on the edge

Updated at: 10:52 AM.
Under Category: Energy
Morality is linked with liberty, that’s the main argument of my girl friend’s recent post on her blog. To strengthen the argument, she pointed out some examples from day-to-day activities which can be categorised as ‘wrong’ or ‘immoral’. Despite mentioning the reason why such acts can be considered ‘wrong’ or ‘immoral’, the argument still appears fairly commonsensical to me, therefore, is worth of question.

In an ideal world, moral authority is supposed to be built on a mutual understanding and common interests. That is to say that one party can not claim to have the ultimate moral authority because, say for example, their set of rules ‘originated’ from the omnipotent, thus, leaving them uncontested and unquestionable. What is considered to be the truth, therefore, has to be based on the shared view – if some people do not share the same view, truth can not be imposed.

In the world we live in, manufacturing consent is an ambitious task, therefore leaving us in a fuzzy realm how to justify right or wrong. It even applies on a daily basis. Stealing can be considered ‘wrong’ or ‘immoral’ because it infringes someone’s right to property, but how can you justify stealing is wrong if a person is stealing a loaf of bread to survive? How about to accidentally murder someone as a self-defense reaction? Things can not be viewed as pure black and white. Even in some ‘heavy’ cases like mass murder, rape, or child abuse, where the verdict from a common sense viewpoint is nothing but ‘wrong’ or ‘immoral’, you can still argue that these cases could have remained undecided (say a person who committed mass murder has a history of schizophrenia). Even if opposing the argument would make me look inhuman and ruthless, so be it, because to me the key is reasoning and contextual.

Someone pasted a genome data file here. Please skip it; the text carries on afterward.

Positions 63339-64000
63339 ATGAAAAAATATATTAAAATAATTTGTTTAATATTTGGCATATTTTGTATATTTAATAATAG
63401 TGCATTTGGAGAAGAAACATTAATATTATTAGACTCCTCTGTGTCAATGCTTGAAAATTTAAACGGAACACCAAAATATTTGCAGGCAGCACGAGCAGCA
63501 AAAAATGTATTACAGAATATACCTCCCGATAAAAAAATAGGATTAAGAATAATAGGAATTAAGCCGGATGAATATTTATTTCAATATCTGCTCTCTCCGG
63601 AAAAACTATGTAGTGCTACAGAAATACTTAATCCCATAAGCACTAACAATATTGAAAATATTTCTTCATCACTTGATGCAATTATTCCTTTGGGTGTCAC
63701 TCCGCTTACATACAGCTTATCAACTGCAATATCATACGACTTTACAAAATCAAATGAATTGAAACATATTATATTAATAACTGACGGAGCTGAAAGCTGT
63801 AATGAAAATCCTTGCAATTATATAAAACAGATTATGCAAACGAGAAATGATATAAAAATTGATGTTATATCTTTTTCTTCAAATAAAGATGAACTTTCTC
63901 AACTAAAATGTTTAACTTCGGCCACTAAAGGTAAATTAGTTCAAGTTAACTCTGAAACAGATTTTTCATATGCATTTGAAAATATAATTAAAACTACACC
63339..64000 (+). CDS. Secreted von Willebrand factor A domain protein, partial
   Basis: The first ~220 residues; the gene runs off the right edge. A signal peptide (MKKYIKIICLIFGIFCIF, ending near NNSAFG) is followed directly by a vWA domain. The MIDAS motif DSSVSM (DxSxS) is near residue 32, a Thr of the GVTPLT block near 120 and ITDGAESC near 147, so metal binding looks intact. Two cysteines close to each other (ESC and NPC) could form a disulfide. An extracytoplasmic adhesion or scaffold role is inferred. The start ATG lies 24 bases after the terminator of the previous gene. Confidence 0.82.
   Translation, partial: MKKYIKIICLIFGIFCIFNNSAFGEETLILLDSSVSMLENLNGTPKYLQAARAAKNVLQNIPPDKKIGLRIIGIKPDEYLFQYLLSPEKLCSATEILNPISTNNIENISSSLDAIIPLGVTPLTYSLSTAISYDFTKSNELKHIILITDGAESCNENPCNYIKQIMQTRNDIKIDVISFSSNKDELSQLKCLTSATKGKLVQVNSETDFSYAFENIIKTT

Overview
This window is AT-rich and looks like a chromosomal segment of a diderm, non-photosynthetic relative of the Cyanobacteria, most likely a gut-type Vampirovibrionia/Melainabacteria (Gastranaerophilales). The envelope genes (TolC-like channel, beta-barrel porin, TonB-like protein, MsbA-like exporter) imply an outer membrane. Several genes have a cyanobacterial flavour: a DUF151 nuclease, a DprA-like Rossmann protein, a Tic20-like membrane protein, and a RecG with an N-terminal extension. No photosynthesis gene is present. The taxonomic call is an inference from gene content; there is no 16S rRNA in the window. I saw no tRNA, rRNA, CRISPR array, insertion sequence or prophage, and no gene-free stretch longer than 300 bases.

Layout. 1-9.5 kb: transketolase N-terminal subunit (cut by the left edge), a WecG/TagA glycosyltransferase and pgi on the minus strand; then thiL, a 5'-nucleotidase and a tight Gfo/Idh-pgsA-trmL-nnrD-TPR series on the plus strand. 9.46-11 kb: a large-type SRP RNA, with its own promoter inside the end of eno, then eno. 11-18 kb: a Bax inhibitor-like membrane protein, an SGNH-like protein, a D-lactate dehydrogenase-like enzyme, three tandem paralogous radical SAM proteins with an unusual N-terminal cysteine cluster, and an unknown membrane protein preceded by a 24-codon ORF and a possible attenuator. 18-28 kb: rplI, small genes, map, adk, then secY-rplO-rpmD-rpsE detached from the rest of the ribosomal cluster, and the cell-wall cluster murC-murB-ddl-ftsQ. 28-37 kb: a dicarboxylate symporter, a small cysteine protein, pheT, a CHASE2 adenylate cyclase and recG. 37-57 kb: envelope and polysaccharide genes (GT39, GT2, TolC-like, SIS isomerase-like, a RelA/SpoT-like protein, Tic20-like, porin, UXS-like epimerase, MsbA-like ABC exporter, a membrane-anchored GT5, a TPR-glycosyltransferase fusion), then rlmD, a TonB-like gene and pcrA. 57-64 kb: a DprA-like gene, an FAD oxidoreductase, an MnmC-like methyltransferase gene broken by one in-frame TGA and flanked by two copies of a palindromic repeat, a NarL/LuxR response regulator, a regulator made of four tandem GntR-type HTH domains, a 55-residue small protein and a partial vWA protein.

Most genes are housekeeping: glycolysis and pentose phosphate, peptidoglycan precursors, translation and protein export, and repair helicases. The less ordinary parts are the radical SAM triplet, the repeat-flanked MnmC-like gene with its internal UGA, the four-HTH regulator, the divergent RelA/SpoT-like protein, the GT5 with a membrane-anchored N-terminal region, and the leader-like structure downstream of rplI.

Don’t get me wrong, as I do not oppose the idea of having a set of morality to follow. It is as a matter of fact a profound idea. However, blatantly following a certain premise to judge a phenomenon without taking any consideration of its broader context is plain absurd to me, even if this was meant to answer the inquiry refusing a prescribed set of morals from religions.

(I am so hungry now. Thinking is a heavy sport and energy consuming)

Oh, and I am still spiritually lost.

on the edge
, was posted by: , Friday, April 1, 2011, at 10:52 AM under category Energy and permalink http://fernandositumeang.blogspot.com/2011/04/on-edge.html. Id 4.1.
Comments :